Building healthy self-esteem comes from learning to value ourselves and not depending on other people’s opinions of us. This dependence on approval causes us to keep trying to get love and acceptance from people who are unlikely to give it, thus perpetuating our negative beliefs about ourselves.

People with healthy self-esteem don’t worry about what others may be thinking of them- they assume others think as well of them as they think of themselves. They speak their minds and express themselves openly without fear or judgement, rejection or ridicule.

If you have healthy self-esteem you:

  • Learn from past successes and look forward to future successes
  • Care for yourself physically, emotionally and mentally
  • Create goals in your life and work towards them
  • Appreciate your positive qualities
  • Accept responsibility for your actions
  • Have confidence that you can accomplish things, even if it takes more than one try.
  • Feel capable of meeting life’s everyday challenges
  • Are happy and sure of yourself

Caring for you is one of the characteristics of having a healthy level of self-esteem. You can nurture yourself to create more happiness in your life and raise your self-esteem. Take care of your body, be eating healthy foods, doing enough exercise and getting regular deep sleep.

Focus on positive emotions by shifting negative feelings that uplift and encourage you. Change your thoughts by talking to youself in a loving manner.

One of the most common ways people experience low self-esteem is in the way they consider their body image. You must reconnect with the positive aspects of your body while appreciating real beauty that is on the inside.


The Power of Self-esteem

Writing about the power of self-esteem is an emotional undertaking because it forces me to remember how hard I struggled for my self-esteem as a child growing up and through my early adult life. It was a long hard journey, yet, having done it myself, and having come out of the other side of the tunnel  ( for surely there is light at the other end of that tunnel ), I feel that I can be of a help to you.

I can encourage you to ” struggle for your sanity ,” as it were, if self-esteem for a moment can be equated with sanity and mental health. I can encourage you to engage in this battle because if you do, you will eventually win. You will raise your self-esteem. The day will come when you will finally say, ” Whew, I am actually okay. There is nothing really wrong with me. In fact I am quite a gal/guy.” You will be able to live and enjoy life in peace, and to pursue your goals without guilt or shame. In short, all the clouds which have hovered over you all your life will finally lift – and the sun will permanently shine from the center of your being. You will feel “whole” inside. Your sense of self will be solid gold.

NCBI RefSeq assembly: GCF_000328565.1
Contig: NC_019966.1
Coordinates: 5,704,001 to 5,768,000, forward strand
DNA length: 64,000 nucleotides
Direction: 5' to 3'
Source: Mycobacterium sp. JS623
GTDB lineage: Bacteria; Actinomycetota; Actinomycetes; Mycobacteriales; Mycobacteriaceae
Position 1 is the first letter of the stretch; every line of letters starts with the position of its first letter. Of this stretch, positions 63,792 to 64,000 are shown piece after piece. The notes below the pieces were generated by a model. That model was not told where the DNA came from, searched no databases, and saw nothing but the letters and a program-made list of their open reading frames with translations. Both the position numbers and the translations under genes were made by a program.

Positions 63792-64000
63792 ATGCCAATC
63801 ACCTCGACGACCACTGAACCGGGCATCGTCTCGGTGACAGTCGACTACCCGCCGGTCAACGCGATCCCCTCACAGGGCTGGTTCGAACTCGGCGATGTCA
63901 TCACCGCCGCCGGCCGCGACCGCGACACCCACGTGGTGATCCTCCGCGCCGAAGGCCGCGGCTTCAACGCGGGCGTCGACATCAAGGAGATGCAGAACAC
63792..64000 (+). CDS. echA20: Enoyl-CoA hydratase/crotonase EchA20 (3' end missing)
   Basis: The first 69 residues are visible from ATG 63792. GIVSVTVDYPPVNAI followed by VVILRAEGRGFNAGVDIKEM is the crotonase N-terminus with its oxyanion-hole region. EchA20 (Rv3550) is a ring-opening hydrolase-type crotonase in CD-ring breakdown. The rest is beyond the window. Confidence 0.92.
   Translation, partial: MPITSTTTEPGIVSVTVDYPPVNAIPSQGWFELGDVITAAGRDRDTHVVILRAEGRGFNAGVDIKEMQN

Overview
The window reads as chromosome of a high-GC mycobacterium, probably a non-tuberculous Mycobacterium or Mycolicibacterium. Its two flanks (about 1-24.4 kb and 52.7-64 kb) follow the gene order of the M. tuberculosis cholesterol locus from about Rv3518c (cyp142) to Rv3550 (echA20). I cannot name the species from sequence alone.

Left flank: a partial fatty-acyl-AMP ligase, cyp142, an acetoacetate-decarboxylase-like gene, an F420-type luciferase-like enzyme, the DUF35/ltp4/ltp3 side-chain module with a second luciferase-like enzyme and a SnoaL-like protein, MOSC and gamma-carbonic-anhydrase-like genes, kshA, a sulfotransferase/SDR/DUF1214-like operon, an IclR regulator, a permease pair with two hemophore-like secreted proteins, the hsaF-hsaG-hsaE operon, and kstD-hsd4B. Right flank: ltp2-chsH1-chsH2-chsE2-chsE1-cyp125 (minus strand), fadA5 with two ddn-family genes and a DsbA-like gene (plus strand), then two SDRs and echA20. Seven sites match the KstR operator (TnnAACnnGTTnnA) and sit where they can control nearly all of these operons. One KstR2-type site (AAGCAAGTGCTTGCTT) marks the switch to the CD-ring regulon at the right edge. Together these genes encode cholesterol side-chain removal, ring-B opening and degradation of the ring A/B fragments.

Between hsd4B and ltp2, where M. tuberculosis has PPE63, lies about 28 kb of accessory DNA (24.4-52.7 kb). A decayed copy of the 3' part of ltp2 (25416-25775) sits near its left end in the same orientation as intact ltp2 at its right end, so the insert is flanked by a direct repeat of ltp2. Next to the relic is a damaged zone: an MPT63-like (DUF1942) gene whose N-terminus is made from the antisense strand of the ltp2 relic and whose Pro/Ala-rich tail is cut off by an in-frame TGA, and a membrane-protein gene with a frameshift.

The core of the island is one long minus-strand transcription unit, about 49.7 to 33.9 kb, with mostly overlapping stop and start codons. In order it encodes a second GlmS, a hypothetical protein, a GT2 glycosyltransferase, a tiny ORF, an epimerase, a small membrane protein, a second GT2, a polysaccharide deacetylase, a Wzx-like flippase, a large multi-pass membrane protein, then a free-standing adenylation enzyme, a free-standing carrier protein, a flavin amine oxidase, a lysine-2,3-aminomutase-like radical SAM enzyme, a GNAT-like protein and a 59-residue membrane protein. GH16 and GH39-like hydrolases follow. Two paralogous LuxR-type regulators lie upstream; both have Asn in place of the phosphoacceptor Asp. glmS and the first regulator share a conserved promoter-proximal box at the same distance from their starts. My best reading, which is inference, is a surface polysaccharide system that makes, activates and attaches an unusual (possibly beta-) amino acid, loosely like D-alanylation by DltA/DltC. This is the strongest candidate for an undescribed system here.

Our outlook and attitude on life in general play a huge part in how happy we are in life and how successful we become.

Someone who thinks positively about everything  will be more relaxed, calm and smile more than someone who is always looking on the bad side, who let’s stress get to them and who constantly wear a frown.

Some people spend all their lives refusing to face an emptiness within them, a void that communicates an aching sense of wrongness and shame about themselves. They may try to cover the pain with material success and accomplishment, or numb it with unhealthy behaviour, or turn to others to fill up this “hole in the soul” (John Bradshaw ).

What such people lack is self-esteem. Self-esteem is more than just feeling more confident or spouting positive affirmations. It goes to the heart of personal identity, conveying the belief that we are acceptable, respected, and loved as persons we are – with all our feelings and sensations and even imperfections.

The source of self-esteem lies deep within childhood, from the first moment a vulnerable infant seeks to get its needs met from a care giving adult. These needs go beyond physical nourishment and safety. To thrive, a child must be  acknowledged, accepted, loved without condition. That is an agenda even the most well intentioned parent can’t always accommodate.

The good news is that as an adult you have power to change an inner sense of wrongness to fill an emptiness within. With reassuring insight, this article invites you to go deep within to heel your wounded self-esteem.

Know the reality of your worth as a wonderous one-of-a-kind, loved, loveable child of  God. You make a dent in creation that cannot be duplicated. This is the basis of self-esteem. No one and nothing can take that reality from you.

Having said all the above, it is clear that you need certain degree of self-esteem to believe that you are worthy of happiness and to be motivated to try to get what you really want out of life. Clearly if you have low self-esteem, you may think that you are not worthy of achieving anything – and you can stop yourself from trying. In fact should success or “good luck ” happen along, a person with low-esteem will always find a way to sabotage that success or find a way to sidestep the good luck.